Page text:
“Well,” Grace said as she backed up until she bumped into a wall. “One time we were out with Megan and Brett. James didn’t have something Megan wanted. We were passing the math department, and he stopped. He said, ‘Let me see if my fearless leader has it.’ He ran in, and two minutes later came out with the stuff.”
As we were leaving, I asked, “Was anything accomplished?”
“You bet,” Conway said.
“Fredricks was spending too much for someone on a math professor’s salary. The money came from dealing drugs. He was working for someone in your department. You tell me. Who?”
I thought briefly before saying, “It’d be a full professor. Fredricks wouldn’t take orders from an inferior. Could this be enough to get me off the hook? Reasonable doubt?”
“We can’t prove it. In court Grace wouldn’t admit she’s using. We need to find this X factor.”
We went to my apartment and met with Shea and Rachel. Hannah was also there. Shea asked me to describe the full professors in the department.
“There’s four,” I said. “Brad Commings, the Chair, Meredith Motin, Josh Kalinski, and Dustin Stevens.”
“What can you tell me about them?”
“Stevens dislikes me intensely. He’s an Evangelical Christian type who wants to ‘save my soul’ by getting me to convert. He resented it when I told him if he didn’t stop proselytizing I’d file a formal complaint. I’ve also made remarks he might’ve interpreted as defamatory.”
“Is he the most likely X?”
“I think so. The sanctimonious son-of-a-bitch is just the type to play the God angle and pull something like this. Besides, the prick drives a new Mercedes SUV. It had to cost mucho bucks.”
“Commings,” Rachel said. “His office has a large, walk-in closet. X needs a location for storing drugs. Commings has one.”
“Has Commings shown any indication of spending too much?” Conway asked.
“He doesn’t flaunt it the way Fredricks did,” I said. “He doesn’t live like a pauper either. Of course his pay as a full professor with more than thirty years experience is probably over $100,000, plus, as department chair, his summer stipend would be another two-ninths of his regular year salary.”
“What about the others?” Shea asked.
“Josh Kalinski has a summer home and a boat on Lake Ontario. It’s a cabin cruiser so it wasn’t cheap. Grace and I were invited there a couple of times while we were married. He told me he’s planning to buy a home in Florida after he retires, and possibly another boat.”
“Any indication where the money is coming from?” Shea asked. “He’s clearly spending more than his salary. Why isn’t he your leading suspect?”
“Partly because I like Josh,” I admitted. “Also his wife has family money.”
“He might want funds of his own,” Conway said. “We can’t discount him. Next?”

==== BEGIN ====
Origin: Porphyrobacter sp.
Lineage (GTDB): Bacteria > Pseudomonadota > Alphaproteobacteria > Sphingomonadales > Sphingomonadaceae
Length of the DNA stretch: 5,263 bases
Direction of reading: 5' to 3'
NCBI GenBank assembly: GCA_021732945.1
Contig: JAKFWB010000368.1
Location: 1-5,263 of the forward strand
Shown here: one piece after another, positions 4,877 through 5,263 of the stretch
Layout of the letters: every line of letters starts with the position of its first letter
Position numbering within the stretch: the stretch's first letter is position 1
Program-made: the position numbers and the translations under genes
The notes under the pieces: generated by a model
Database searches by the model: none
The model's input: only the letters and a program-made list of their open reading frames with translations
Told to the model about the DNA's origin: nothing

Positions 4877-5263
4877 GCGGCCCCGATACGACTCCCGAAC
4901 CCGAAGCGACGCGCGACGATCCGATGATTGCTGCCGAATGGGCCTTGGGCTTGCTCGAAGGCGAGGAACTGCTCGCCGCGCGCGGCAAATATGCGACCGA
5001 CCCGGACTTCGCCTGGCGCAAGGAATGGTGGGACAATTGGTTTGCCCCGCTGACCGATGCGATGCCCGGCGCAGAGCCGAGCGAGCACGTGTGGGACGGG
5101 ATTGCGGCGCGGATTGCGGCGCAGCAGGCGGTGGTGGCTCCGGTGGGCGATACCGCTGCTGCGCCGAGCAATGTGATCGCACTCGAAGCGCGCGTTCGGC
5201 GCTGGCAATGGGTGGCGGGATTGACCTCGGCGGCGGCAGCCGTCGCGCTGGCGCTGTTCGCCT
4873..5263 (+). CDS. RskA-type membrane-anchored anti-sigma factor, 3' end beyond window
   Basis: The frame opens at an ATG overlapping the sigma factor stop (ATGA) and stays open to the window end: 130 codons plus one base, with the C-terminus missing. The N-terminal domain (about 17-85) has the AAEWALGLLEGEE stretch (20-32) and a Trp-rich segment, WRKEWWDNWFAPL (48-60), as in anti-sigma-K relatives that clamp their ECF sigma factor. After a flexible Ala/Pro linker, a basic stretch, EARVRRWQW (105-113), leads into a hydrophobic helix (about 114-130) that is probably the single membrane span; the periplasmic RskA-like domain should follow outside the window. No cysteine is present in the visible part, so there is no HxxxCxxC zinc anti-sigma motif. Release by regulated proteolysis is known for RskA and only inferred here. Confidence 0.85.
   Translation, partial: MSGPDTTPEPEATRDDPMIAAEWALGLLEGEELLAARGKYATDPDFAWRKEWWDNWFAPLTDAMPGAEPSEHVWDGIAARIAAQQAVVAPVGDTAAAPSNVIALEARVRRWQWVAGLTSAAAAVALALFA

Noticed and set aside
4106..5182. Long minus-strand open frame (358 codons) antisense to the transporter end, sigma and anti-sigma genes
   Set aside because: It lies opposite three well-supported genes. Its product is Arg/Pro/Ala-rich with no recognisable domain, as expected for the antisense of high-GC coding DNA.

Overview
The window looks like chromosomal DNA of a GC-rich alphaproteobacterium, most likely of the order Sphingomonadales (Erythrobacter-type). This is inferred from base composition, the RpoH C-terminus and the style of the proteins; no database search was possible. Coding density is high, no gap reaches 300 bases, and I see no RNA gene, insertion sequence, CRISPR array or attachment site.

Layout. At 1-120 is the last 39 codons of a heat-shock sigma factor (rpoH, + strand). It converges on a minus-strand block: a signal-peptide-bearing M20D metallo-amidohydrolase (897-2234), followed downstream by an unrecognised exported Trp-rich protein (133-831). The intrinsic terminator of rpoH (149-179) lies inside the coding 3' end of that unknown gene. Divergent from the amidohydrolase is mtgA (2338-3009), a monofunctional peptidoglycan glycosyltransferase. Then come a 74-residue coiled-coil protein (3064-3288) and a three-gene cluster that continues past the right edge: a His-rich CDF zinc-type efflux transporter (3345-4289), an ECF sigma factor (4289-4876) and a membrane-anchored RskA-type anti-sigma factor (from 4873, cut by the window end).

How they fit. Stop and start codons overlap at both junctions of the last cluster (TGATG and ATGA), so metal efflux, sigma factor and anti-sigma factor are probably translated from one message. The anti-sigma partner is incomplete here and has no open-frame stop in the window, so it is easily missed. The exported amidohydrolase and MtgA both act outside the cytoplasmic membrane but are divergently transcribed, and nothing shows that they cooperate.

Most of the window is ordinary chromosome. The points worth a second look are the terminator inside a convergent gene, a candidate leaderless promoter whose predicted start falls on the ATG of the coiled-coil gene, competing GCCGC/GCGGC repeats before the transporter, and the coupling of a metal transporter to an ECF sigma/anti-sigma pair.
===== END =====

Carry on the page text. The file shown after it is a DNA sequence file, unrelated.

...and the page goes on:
“Meredith Motin,” I said. “She doesn’t spend much money. Her husband has ALS and needs constant care. Even with health insurance, she’ll have out of pocket expenses.”
“Meredith has a ruthless streak,” Rachel remarked. “It comes out occasionally. She doesn’t suffer fools gladly. Remember how she tore apart what’s-his-face from the sociology department, when he made that ridiculous proposal at the general faculty meeting?”
I grinned at the memory. “I forgot about that. Meredith is soft spoken, but she has a spine of steel.”
“I have an idea,” Rachel said. “There’s big money here. Nobody can keep track of everything in their heads. X is probably using computer files. The office computers are connected in a wireless network. I can hack into them.”
“Really?” Conway asked, eyebrows raised.
“Yeah,” Rachel replied with a fiendish grin. “I have a Ph.D. in computer science. I worked in industry, specializing in network security. Unless there’s really tight encryption or a strong firewall I can get in. At the least I can narrow down the list.”
“As an officer of the court, I can’t condone committing a criminal act,” Shea said. She grinned. “Assuming we’re speaking hypothetically, when would you do this?”
Rachel chuckled. “Some people don’t lock their offices during the day. Tomorrow I’ll sneak into various offices and install software on their computers. They’ll never know. I wouldn’t want to do the main hacking job when anyone else is in the building, so tomorrow evening, late, would be a good time. It probably won’t make much difference, but I want to do this from Dave’s office. It’s right next to the closet containing the router.”
“I should be there in case somebody comes in the building,” I said. “Hannah has a hockey game. I’ll drop her off…”
“The hell you’ll drop Hannah off!” Hannah exclaimed as she jumped to her feet. “I’m coming with you!”
“Honey, it’ll be late. There’s nothing to do except watch Rachel.”
“Tomorrow is Friday. Being late isn’t an issue.”
She had that mutinous look teenagers get, so I gave in. What harm could it do?
It was after 10:00 PM when Hannah, Conway, Rachel, and I arrived at my office. Rachel said she’d been able to plant software only on Kalinski’s computer. A cursory inspection showed nothing suspicious. Using her laptop, Rachel set up a download to an external hard drive.
“Try Stevens next,” I suggested. “I still think the prick is X.”
Rachel used my computer to hack into Stevens’s computer. It was more difficult, since she hadn’t been able to plant software on it. I wondered if Hannah regretted insisting on coming along. Then Rachel announced, “I’m in!”
Files related to Stevens’s coursework were neither encrypted nor password protected, but there was a folder that was protected. After Rachel got around the password, we saw several of the files in the folder were spreadsheets with financial data.
When I saw that, I said, “I knew he was the one!”
“Don’t be too sure,” Rachel said as she opened one of the files. “This looks like it’s connected to his church. He’s a deacon or something, and church members are sending him money.”
“Some of which he may have used to get himself a Mercedes,” Conway said, and laughed. “It’s possible he is a low life, bilking his church members, but he may not be our low life.”
“There’s a lot there we haven’t identified yet,” I said, stubbornly. “He could be like one of those televangelist cretins and still be a drug dealer.”